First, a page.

I better stop now as this is starting to sound like a response for a secondary application...
     
  15. S. Ahmed

    S. Ahmed Junior Member

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    Hi:

    First of all, I would like to say thank you very much for all the replies. It really helped me a lot.

    A. Caveman understood my situation completely. His summery is exactly true. I need to finish 4 more EE courses to finish my masters. One year might seem too long. But I didn't mention I have 10 month old kid, and a fulltime job. I don't know abt others, but I don't think I can manage two courses a semester. Actually, I did take two courses couple of semesters, and I had to compromise with my GPA.

    Imtiaz, sorry I didn't explain it properly. But you see, I need to finish post-bac courses before I can take MCAT since I have no bio/chem/org. chem background.

    I have kind of decided (thanks to all of you for your valuable input) that I should finish up my masters degree by the end of this year if I can. I will try my best. By the way, my employer pays 100% of my grad school cost.

    So, here is my plan:

    In summer and fall this year, I will try to finish one or two post-bac requirements. And in 2003, I will finish up all other post-bac courses.

    Then in Spring 2004, I can take couple of advance level courses (like genetics, microbiology etc) and take MCAT in April 2004.

    Thats the best plan I could come up with.

    Thanks and have a great week.

    Shahab
     
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  17. S. Ahmed

    S. Ahmed Junior Member

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    Hi all:

    I decided to finish my masters with a little bit different curriculum plan. I thought I would post it here for people who might be in similar situations.

    I have 12 credits to finish. This semester, I am taking one Electrical Engineering course. But I will be taking a biomedical course (System Physiology) and a Intro to Genetics course which will fulfill my masters in Electrical Engineering requirements. I will take a biology course in Summer to prepare myself for Genetics.

    I wonder if it will be tough though to take a genetics course. I looked at the genetics course website..it says pre-req is a biology course. any comment?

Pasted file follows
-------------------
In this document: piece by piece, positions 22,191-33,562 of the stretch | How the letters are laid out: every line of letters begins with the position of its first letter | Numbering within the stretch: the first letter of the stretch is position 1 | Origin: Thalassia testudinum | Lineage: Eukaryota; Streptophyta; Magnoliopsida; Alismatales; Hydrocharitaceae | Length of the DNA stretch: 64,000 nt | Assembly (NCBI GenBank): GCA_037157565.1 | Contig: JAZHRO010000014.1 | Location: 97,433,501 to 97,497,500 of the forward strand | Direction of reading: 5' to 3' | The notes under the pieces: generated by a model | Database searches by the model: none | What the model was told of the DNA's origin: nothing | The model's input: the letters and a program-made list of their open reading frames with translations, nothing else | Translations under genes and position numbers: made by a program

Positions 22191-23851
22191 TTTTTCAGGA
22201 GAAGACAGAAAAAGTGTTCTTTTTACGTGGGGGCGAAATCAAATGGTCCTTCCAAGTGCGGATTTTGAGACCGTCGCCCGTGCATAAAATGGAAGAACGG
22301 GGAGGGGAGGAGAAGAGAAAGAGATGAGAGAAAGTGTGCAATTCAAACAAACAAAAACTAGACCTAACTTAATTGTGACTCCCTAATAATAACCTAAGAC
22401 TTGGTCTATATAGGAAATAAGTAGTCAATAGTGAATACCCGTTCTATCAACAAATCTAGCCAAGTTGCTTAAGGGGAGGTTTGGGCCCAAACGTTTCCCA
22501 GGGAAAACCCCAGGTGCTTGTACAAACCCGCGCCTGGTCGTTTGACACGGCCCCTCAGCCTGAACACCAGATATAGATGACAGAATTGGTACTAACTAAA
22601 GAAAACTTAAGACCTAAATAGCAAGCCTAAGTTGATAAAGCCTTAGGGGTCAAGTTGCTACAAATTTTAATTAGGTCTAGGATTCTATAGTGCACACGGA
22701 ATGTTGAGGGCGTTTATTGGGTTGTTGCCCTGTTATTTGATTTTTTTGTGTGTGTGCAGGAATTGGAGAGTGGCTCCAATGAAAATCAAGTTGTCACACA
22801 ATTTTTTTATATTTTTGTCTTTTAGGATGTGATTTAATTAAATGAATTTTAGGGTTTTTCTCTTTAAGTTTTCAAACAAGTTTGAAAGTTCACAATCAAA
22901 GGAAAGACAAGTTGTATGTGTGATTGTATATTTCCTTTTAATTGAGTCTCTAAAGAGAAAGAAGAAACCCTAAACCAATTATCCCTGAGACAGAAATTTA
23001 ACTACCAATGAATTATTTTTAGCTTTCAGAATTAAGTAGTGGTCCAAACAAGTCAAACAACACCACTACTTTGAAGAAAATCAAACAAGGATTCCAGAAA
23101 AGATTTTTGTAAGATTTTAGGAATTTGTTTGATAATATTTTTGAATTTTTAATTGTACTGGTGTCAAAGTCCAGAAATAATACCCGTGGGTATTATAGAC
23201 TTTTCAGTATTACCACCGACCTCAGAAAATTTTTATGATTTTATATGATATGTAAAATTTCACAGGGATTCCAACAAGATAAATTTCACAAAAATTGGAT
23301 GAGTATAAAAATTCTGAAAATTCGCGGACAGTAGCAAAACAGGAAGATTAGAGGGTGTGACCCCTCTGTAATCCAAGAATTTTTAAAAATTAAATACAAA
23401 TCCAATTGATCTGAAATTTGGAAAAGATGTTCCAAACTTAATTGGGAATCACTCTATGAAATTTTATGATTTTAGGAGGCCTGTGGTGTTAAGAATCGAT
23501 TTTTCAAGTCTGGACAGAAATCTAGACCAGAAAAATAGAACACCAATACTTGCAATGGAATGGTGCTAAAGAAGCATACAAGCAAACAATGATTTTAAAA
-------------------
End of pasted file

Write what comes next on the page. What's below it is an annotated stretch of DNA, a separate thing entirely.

Anyways..just wanted to let people know. It seems like everying considered .. my journey to try to get into medical school would be a very tough one compared to many other folks.

    Take care all.. and best wishes!

    Shahab
    North Carolina
     
  18. reesie0726

    reesie0726 Senior Member

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    If you have not taken biology, I do not think it would be a good idea to jump into genetics. So will you be able to finish your masters this year before fall of 2002?
     
  19. Mr. 4.0

    Mr. 4.0 Junior Member

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    You really have to take Bio before you take Genetics..

    & did you know Carolina had a online genetics class? its much easier and cheap and you only have to come to CH to take the finals...
     
  20. Ranger Bob

    Ranger Bob Senior Member

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  21. Mr. 4.0

    Mr. 4.0 Junior Member

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    You don't have to be a regular UNC student to take the online classes and are very laid back when it comes to admission(permission) to take them. But for some classes, you might have to come to Chapel Hill to take the finals. There are a lot of good things w/ a genetics online class and this one is like dirt cheap for us NC residents and not that expensive for out-of-staters..

    well here is the website...
    <a href="http://www.fridaycenter.unc.edu/cco/index.html" target="_blank">www.fridaycenter.unc.edu/cco/index.html</a>
     
  22. Ranger Bob

    Ranger Bob Senior Member